Abstract Nonsense

Crushing one theorem at a time

An Interesting Sum Involving Riemann’s Zeta Function


Point of post: In this post we shoe precisely we compute the radius of convergence of the the power series

\displaystyle \sum_{m=2}^{\infty}\frac{\zeta(m)}{m}x^m

and find an explicit formula (in terms of known special functions and constants) for values where it converges.

 

Theorem: The power series

\displaystyle \sum_{m=2}^{\infty}\frac{\zeta(m)}{m}x^m

converges absolutely on (-1,1) and conditionally at -1; it diverges for every x\in\mathbb{R}-[-1,1). Moreover, for x\in[-1,1) we have that

\displaystyle \sum_{m=2}^{\infty}\frac{\zeta(m)}{m}x^m=\log\left(\Gamma(1-x)\right)-\gamma x

where \gamma is the Euler-Maschernoi constant.

Proof: We recall that the radius of convergence of our power series is

\displaystyle R=\left(\limsup_{n\to\infty}\sqrt[m]{\frac{\zeta(m)}{m}}\right)^{-1}

Recall though that for integer m>1 we have that

\displaystyle 1\leqslant \zeta(m)\leqslant\zeta(2)=\frac{\pi^2}{6}\quad\mathbf{(1)}

so that

\displaystyle \frac{1}{\sqrt[m]{m}}\leqslant\sqrt[m]{\frac{\zeta(m)}{m}}\leqslant \sqrt[m]{\frac{\pi^2}{6m}}

Thus, applying the squeeze theorem to both sides gives us that

\displaystyle \lim_{m\to\infty}\sqrt[m]{\frac{\zeta(m)}{m}}=1

and thus inputting this into the definition of radius of convergence gives us that R=1. Thus, it follows that

\displaystyle \sum_{m=2}^{\infty}\frac{\zeta(m)}{m}x^m

converges for |x|<1 and diverges for |x|>1. Thus, it remains to check the cases when x=\pm 1.  Using \mathbf{(1)} we readily attain that

\displaystyle \lim_{m\to\infty}\frac{\zeta(m)}{m}=0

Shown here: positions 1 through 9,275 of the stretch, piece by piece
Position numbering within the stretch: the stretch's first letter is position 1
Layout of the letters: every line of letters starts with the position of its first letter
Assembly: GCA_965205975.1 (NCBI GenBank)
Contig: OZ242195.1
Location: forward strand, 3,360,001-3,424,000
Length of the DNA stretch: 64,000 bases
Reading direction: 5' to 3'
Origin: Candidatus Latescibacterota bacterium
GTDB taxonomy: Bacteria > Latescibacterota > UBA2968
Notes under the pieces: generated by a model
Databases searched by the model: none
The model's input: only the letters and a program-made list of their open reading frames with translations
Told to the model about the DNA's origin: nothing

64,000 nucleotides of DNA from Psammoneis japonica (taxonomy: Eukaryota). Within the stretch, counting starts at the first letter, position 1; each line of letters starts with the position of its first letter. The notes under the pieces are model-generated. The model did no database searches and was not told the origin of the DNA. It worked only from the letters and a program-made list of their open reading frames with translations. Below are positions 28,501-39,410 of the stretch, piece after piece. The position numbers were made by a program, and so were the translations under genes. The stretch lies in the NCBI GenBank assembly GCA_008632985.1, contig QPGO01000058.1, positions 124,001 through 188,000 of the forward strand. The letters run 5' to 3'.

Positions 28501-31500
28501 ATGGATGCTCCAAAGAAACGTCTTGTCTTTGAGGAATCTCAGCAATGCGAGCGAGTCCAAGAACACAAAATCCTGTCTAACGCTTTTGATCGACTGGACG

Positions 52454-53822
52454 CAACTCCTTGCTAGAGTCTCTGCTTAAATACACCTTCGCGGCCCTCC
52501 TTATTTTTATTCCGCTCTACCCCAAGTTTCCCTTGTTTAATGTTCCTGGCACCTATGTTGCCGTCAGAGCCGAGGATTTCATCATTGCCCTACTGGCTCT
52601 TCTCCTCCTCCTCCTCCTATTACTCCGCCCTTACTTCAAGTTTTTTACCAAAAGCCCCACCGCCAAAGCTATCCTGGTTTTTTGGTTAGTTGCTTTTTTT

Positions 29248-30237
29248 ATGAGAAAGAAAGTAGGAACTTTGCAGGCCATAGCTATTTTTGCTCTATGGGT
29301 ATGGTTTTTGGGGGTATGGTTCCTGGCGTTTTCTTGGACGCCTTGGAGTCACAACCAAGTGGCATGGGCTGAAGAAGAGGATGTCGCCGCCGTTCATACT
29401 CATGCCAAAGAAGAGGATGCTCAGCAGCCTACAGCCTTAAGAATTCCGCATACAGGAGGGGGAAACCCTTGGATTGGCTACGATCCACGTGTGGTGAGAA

from where

\displaystyle \sum_{m=2}^{\infty}\frac{(-1)^m\zeta(m)}{m}

converges by Dirichlet’s test. Just as easily from \mathbf{(1)} we obtain that

\displaystyle \frac{1}{m}\leqslant\frac{\zeta(m)}{m}

and thus

\displaystyle \sum_{m=2}^{\infty}\frac{\zeta(m)}{m}

diverges with comparison the harmonic series. Thus, we have the first part of our result, namely that

\displaystyle \sum_{m=2}^{\infty}\frac{\zeta(m)}{m}x^m

converges precisely when x\in[-1,1). Thus, we are now trying to prove that for such x we have that

\displaystyle \sum_{m=2}^{\infty}\frac{\zeta(m)}{m}x^m=\log\left(\Gamma(1-x)\right)-\gamma x

To do this we first recall that for x\in\mathbb{R}-\mathbb{N} we have

\displaystyle \Gamma(-x)=\frac{e^{\gamma x}}{-x}\prod_{n=1}^{\infty}\left(1-\frac{x}{n}\right)e^{\frac{-x}{n}}

Then, taking the logarithm of both sides (recalling the result of taking the logarithm of an infinite convergent series of non-negative terms)$ we get

\displaystyle \log\left(\Gamma(-x)\right)=\gamma x-\log(-x)+\sum_{n=1}^{\infty}\left(-\log\left(1-\frac{x}{n}\right)-\frac{x}{n}\right)

or, said differently

\displaystyle \log\left(\Gamma(1-x)\right)-\gamma x=\sum_{n=1}^{\infty}\left(-\log\left( 1-\frac{x}{n}\right)-\frac{x}{n}\right)

The problem is finished then by noticing that

\displaystyle \begin{aligned}\sum_{n=1}^{\infty}\left(-\ln\left(1-\frac{x}{n}\right)-\frac{x}{n}\right) &= \sum_{n=1}^{\infty}\left(\sum_{m=0}^{\infty}\frac{x^{m+1}}{n^{m+1}(m+1)}-\frac{x}{n}\right)\\ &= \sum_{n=1}^{\infty}\sum_{m=1}^{\infty}\frac{x^{m+1}}{n^{m+1}(m+1)}\\ &= \sum_{m=1}^{\infty}\frac{x^{m+1}}{m+1}\sum_{n=1}^{\infty}\frac{1}{n^{m+1}}\\ &= \sum_{m=1}^{\infty}\frac{\zeta(m+1)}{m+1}x^{m+1}\\ &= \sum_{m=2}^{\infty}\frac{\zeta(m)}{m}x^m\end{aligned}

where the interchanging of the sums was justified since for each x\in[-1,1) and each fixed n\in\mathbb{N} the inner sum converges absolutely.  \blacksquare

 

References:

1. Apostol, Tom M. Mathematical Analysis. London: Addison Wesley Longman, 1974. Print.

2. Edwards, Harold M. Riemann’s Zeta Function. Mineola, NY: Dover Publications, 2001. Print.


 

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December 28, 2010 - Posted by | Analysis, Computations, Fun Problems | , , , , ,

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